The World Health Organization says it's a carcinogen. More than a dozen states ban minors from it. Yet nearly 10 million people in the U.S. still tan indoors. A new study finds many tanning beds are in gyms, where they can be especially dangerous — and potentially addictive.
Researchers surveyed more than 600 people who used a tanning bed at least once in their life. People who tanned at gyms did so more frequently and sometimes reported feeling the urge to tan, even if they knew the dangers. Researcher Sherry Pagoto says they could be showing signs of addiction.
"Tanning addiction isn't a formal diagnosis, but again, we are kind of seeing this pattern where people are tanning in ways that almost looks like someone who is addicted to a substance," Pagoto, director of UConn Center for mHealth and Social Media, told Newsy.
The study backs up 2015 findings that showed two in five indoor tanners said they tanned in a place other than a tanning salon, most often at a gym.
Researchers also found people tanned more often the more they worked out at gyms. Pagoto says this could be dangerous, since gym-goers already tend to get a lot of sun.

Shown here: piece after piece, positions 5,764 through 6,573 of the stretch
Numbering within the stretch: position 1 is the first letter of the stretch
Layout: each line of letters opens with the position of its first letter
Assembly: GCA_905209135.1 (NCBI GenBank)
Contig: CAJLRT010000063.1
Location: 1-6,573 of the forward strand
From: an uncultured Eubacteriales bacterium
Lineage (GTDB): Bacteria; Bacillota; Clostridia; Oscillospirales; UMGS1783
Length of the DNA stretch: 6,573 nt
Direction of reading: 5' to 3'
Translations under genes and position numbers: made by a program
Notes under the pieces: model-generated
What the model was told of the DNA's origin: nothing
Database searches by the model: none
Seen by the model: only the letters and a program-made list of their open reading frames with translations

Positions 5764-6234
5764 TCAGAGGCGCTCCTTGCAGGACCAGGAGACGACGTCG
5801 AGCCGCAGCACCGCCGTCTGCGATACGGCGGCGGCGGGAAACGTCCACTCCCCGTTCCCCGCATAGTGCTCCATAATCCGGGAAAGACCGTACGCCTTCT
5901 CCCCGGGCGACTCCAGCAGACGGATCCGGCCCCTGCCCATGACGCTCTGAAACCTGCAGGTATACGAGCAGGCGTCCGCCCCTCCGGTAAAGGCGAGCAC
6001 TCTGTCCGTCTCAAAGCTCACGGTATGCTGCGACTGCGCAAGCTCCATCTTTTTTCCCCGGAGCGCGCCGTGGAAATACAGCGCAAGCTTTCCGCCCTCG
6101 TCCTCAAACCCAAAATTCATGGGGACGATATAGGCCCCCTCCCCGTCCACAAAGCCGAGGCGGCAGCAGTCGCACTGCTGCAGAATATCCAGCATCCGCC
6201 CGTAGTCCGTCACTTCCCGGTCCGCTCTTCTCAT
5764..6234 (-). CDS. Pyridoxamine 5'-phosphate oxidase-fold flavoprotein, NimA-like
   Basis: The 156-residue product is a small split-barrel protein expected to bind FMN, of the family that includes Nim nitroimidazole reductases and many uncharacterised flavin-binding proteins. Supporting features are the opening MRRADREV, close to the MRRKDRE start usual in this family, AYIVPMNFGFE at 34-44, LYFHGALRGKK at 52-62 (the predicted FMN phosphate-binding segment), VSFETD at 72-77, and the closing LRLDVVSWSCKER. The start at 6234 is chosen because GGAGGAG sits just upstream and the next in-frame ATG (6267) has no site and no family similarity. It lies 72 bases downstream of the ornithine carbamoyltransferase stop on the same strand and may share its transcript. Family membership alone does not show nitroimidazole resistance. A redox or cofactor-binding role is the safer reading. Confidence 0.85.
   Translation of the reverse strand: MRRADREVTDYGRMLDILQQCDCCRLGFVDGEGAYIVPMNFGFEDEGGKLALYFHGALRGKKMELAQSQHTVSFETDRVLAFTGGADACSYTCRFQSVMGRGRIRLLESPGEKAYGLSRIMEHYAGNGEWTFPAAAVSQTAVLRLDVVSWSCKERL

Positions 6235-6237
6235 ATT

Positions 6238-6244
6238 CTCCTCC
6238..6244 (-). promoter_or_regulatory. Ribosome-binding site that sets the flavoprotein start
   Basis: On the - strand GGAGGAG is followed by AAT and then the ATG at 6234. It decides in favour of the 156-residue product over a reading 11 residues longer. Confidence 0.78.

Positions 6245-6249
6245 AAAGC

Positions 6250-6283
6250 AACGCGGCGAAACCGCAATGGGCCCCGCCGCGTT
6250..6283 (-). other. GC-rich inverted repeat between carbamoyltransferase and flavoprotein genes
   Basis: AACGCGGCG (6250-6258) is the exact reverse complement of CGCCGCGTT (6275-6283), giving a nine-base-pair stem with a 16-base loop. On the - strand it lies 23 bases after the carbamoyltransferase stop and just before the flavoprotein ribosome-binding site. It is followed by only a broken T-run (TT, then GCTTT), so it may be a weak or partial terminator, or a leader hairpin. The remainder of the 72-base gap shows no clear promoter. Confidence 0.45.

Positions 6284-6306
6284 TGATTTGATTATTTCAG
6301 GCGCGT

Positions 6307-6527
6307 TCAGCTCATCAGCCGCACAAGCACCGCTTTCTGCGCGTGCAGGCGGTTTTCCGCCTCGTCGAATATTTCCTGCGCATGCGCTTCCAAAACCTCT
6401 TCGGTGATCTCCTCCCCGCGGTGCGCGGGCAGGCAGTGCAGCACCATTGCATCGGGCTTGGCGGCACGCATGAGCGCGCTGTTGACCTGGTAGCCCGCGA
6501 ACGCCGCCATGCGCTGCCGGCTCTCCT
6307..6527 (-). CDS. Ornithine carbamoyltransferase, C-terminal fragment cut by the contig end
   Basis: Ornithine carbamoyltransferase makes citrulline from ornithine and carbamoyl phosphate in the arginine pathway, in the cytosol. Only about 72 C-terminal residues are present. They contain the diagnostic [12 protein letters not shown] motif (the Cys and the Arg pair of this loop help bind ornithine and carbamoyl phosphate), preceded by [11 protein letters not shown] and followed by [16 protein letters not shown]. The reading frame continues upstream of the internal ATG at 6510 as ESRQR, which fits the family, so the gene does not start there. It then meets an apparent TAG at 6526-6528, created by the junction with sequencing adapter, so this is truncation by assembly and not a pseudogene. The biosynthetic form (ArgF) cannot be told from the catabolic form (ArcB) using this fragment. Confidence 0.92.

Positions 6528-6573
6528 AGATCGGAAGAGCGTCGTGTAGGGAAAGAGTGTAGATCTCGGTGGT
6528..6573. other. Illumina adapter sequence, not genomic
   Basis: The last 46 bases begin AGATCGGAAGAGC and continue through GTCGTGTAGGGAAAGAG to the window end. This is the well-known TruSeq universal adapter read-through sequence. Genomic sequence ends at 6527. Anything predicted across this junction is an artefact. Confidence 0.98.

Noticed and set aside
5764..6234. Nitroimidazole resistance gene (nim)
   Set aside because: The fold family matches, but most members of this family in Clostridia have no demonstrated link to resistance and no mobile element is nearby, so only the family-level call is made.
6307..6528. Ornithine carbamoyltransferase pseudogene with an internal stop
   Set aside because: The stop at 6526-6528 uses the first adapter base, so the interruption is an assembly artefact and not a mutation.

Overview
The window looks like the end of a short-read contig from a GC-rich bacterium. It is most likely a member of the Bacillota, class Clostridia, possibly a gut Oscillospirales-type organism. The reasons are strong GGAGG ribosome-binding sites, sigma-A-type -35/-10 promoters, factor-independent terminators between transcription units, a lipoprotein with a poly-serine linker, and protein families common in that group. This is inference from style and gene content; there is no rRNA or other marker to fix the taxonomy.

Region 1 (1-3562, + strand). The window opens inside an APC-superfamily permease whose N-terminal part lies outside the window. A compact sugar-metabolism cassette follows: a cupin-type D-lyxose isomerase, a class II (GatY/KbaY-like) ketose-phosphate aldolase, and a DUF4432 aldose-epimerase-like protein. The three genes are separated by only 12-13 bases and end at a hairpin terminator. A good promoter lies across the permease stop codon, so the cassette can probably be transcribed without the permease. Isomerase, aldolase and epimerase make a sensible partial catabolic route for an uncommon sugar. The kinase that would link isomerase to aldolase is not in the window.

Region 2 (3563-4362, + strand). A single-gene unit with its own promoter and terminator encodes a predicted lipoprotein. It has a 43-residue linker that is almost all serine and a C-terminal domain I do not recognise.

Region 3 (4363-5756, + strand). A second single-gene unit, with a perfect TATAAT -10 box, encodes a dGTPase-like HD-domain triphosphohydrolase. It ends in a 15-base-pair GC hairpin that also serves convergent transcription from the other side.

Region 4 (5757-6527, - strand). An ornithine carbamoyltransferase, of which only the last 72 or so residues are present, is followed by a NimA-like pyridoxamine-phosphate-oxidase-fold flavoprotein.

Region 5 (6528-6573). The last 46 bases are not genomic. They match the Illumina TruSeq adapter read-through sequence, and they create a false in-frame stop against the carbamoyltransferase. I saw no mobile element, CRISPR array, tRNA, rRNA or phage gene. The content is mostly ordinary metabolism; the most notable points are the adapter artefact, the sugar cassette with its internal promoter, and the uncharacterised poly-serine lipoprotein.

"Physical activity is actually associated with increased risk of melanoma, because we always think of exercise as protecting us from diseases like cancer," Pagoto said. "The fact that gyms are offering tanning beds to people who are trying to get active is putting a carcinogen in front of people who are already at increased risk of melanoma, so I think that's a big concern."
As it stands, more than a quarter of a million cases of skin cancer are attributed to tanning bed use. But the number of people who tan indoors is decreasing. Pagoto's next round of research aims to measure exactly how many gyms have tanning beds.